Like many of the plants of Maui and the Hawaiian islands, the native birds of East Maui have adapted and evolved to co-exist in the unique and complex ecosystem of the developing islands. Here you will learn about honeycreepers and other birds that can be found in the East Maui Watershed.
Millions of years ago, after the eruptions of volcanoes formed land masses in the middle of the Pacific ocean, different species of birds, plants and insects too! found their way to these new islands by one of three ways: wings, waves, or wind.
Scientists believe that all of East Maui’s forest songbirds (passerines) had evolved from an unknown finch-like species. These birds are collectively called honeycreepers.
Over the years, the birds adapted to their new environment, along with the other birds, plants and insects to become what they are today – a diverse group of anatomically different songbirds that inhabit the forests of East Maui.
However, threats to the watershed have diminished the numbers of these birds drastically, sometimes causing extinction. The chances of seeing a Hawaiian honeycreeper among human habitation are slim to none. The Poʻouli, pictured below, is fighting extinction as we speak. As of 2004 individuals left were brought into captivity for breeding purposes in hopes to reestablish a breeding population.
The Maui Forest Bird Recovery Project(MFBRP) is an organization that works specifically with the protection and research of native honeycreepers in the Hanawi Natural Area Reserve, a section of pristine rainforest within the East Maui Watershed. All of the honeycreeper photos below are courtesy of MFBRP.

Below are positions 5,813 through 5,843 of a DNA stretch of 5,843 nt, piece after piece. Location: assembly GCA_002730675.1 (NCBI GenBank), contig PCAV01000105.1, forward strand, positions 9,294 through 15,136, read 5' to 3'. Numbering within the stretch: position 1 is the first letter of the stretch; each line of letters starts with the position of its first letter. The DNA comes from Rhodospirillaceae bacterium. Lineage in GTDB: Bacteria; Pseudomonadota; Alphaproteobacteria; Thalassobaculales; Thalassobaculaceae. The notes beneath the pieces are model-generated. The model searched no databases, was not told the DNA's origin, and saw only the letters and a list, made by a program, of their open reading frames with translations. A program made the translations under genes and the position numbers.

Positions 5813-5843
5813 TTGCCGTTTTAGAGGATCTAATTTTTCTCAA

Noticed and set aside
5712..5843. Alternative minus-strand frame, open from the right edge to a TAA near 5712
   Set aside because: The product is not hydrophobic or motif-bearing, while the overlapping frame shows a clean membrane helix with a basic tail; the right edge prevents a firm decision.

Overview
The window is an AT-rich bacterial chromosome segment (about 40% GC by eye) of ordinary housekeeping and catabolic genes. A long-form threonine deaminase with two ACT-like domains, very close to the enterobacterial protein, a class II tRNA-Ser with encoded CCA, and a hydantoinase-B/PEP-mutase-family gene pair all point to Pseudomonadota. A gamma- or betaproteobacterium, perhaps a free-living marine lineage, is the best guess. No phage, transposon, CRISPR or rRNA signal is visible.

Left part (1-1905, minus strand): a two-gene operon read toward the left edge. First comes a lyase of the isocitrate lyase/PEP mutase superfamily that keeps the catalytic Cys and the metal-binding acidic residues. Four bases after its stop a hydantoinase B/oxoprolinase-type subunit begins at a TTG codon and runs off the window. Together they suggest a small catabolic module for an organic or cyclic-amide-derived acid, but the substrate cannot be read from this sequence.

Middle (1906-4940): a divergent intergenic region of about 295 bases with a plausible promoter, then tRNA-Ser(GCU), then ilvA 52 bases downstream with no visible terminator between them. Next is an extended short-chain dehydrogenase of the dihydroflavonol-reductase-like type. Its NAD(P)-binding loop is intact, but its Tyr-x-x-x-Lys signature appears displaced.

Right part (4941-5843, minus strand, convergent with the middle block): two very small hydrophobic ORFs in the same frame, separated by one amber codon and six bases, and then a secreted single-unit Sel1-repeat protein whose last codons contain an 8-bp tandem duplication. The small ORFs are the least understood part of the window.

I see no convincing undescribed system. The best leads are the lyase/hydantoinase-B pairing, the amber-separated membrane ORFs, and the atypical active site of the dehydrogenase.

The ʻApapane is one of the two red Honeycreepers found on Maui. The other one is the ʻIʻiwi. The ʻApapane can be distinguished from the ʻIʻiwi by its short, slightly curved black bill and a white crissum (the area underneath the tail feathers).
Populations of ʻApapane are locally abundant. These nectar feeders are commonly seen during interpretive hikes into Waikamoi Preserve dancing atop ʻōhia lehua blossoms.
The ʻApapane pictured here is outfitted with a tiny radio-transmitter glued onto its feathers to help scientists better understand these birds’ movements.
These bright scarlet birds are a common sight in the upper elevation forests of East Maui Watershed. They are easily recognized by a long curved orange bill that has co-evolved with tubular flowers like the native mints and lobelias. Populations of ‘I’iwi are locally abundant.
This one is feeding from ʻakala flowers. ʻAkala is a native Hawaiian raspberry whose bright red and juicy fruits are used traditionally to make dyes for kapa cloth.